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Native development and debugging support came into Eclipse environment as of ADT version 20. http://tools.android.com/recent/usingthendkplugin

  • Set path to NDK from Eclipse Preferences -> Android -> NDK
  • Right-click on your project and choose Android Tools -> Add Native Support

developer.android.com states you also need Cygwin.

http://developer.android.com/tools/sdk/ndk/index.html#Contents

Required development tools

  • For all development platforms, GNU Make 3.81 or later is required. Earlier versions of GNU Make might work but have not been tested.
  • A recent version of awk (either GNU Awk or Nawk) is also required.
  • For Windows, Cygwin 1.7 or higher is required. The NDK will not work with Cygwin 1.5 installations.
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I totally missed this - thanx for the heads up! –  slott Sep 30 '13 at 15:06
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The docs directory in the NDK has some pretty good information on how to use the NDK itself. Read the overview, Application.mk, and Android.mk HTML docs. You'll want to google for the Sun JNI PDF, download it, and learn what JNI is all about before you go any further. This is because simply compiling a bunch of C/C++ code into libraries with the NDK is only part of the process. You have to write native Java code that calls your C/C++, and you have to create wrapper functions in C/C++ that adhere to JNI conventions that the native Java code can invoke. JNI has been around a long time, it's not Android specific by any means. So, you can, to learn about it, go quite far following tutorials geared towards JNI, using command line tools like javah and javac, and then return to integrating with the NDK after you know the basics. (For an example of what these C shims look like, take a look at the hello-jni sample in the NDK; the C source file there shows you typically what the shims look like. Using javah to generate these shims is the way to go, you create Java classes that have native methods, process them with javah, and it generates the C headers for you, then you code up C functions that adhere to the generated function prototypes).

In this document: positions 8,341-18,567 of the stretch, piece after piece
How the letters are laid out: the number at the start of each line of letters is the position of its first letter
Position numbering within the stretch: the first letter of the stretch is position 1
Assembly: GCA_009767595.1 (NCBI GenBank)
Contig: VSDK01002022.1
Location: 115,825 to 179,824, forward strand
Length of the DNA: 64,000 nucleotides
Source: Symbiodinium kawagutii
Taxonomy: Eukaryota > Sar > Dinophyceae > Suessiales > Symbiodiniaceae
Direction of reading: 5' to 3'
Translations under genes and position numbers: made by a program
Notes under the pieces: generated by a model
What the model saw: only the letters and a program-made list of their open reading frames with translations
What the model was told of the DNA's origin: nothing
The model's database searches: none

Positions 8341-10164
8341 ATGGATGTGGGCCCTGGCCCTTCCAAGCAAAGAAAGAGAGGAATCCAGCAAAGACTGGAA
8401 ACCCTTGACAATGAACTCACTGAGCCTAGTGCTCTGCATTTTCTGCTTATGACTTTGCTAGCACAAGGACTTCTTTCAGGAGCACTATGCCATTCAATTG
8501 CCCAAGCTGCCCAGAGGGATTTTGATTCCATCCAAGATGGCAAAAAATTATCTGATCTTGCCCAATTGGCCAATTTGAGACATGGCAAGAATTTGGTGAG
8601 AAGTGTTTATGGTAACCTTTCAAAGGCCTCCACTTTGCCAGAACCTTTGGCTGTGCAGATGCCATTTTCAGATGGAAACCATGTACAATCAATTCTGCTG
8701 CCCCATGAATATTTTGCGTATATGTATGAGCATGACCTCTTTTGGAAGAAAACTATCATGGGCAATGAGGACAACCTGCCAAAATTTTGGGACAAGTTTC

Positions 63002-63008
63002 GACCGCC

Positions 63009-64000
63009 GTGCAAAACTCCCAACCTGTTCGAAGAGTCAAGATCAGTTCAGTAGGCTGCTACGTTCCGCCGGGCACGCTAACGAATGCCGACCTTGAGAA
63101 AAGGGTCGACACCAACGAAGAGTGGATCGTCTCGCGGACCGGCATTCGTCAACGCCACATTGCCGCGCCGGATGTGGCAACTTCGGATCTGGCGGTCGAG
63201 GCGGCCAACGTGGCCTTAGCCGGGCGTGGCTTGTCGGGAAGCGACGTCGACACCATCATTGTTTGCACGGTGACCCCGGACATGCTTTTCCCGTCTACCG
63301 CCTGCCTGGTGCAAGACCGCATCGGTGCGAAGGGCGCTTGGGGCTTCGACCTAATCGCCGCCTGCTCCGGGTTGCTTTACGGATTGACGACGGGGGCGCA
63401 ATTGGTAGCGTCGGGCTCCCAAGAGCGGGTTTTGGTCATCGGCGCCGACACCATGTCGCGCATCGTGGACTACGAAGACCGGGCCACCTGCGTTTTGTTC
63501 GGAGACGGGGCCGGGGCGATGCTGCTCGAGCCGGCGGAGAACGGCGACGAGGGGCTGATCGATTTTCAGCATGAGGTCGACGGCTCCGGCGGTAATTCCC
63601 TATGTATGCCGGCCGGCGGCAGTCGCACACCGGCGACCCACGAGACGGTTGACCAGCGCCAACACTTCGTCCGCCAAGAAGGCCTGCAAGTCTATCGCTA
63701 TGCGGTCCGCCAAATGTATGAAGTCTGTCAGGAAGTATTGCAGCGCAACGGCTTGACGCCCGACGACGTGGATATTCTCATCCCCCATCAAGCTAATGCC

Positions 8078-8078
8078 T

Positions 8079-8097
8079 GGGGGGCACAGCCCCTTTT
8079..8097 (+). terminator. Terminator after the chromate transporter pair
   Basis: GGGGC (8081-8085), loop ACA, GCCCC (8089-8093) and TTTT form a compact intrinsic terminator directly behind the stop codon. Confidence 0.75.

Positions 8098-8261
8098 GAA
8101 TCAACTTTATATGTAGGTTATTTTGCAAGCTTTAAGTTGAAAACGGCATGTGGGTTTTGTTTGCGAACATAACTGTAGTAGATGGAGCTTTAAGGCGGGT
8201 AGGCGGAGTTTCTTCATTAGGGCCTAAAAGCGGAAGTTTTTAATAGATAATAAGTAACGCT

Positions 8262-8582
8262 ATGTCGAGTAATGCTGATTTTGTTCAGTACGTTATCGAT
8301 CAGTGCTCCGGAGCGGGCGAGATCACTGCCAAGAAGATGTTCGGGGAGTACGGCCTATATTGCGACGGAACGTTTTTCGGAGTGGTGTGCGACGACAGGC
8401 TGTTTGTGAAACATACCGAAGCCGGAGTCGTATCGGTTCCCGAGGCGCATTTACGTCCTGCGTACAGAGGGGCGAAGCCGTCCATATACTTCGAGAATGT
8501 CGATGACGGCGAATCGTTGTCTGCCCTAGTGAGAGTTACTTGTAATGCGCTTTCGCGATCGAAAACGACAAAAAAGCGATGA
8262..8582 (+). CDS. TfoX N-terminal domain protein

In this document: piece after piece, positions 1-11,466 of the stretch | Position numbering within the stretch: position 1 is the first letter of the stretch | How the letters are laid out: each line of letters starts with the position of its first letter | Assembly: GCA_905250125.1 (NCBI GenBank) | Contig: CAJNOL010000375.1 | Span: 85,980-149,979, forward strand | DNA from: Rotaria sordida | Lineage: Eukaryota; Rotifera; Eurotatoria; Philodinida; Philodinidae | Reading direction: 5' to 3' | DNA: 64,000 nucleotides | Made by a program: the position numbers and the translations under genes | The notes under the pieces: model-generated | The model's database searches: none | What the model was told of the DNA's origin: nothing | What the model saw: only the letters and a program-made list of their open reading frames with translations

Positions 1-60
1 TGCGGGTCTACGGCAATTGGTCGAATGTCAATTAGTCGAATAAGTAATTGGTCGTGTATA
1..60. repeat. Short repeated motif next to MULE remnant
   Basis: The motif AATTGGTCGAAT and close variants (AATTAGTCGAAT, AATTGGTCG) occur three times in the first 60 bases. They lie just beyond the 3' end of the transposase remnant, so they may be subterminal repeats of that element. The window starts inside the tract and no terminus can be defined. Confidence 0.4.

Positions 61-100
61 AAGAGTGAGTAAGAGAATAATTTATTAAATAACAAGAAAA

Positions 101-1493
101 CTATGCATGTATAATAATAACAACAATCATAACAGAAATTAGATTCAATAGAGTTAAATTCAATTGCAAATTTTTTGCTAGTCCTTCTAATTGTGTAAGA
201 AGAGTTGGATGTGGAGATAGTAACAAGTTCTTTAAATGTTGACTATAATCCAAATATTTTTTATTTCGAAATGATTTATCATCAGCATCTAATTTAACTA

Note: while the NDK docs would have you manually building from command line and then going into Eclipse to build your app (a laborious sequence of steps, to be sure, especially if you are changing the C/C++ code), it turns out you can integrate easily with Eclipse so that the NDK is run each time you build from Eclipse. To see how, read here.

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This is for benefit of others who want to create the project from scratch from within eclipse: I followed steps mentioned here in this blog here and it works fine: http://mhandroid.wordpress.com/2011/01/23/using-eclipse-for-android-cc-development/

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To attempt to answer the question directly - you need to run ndk-build in the folder with the native code within your project folder. This creates the .so files found in the file explorer/resources tree under jni in Eclipse. These functions, if the syntax in the code is correct, can now be called from your java code.

I found many sources of help when install and getting to grips with Android Developer Tools and the NDK. I wrote a blog post to share my experiences and hopefully give back to the community that helped me get there which may help understand my answer: http://workingmatt.blogspot.co.uk/2013/03/set-up-android-sdk-and-ndk.html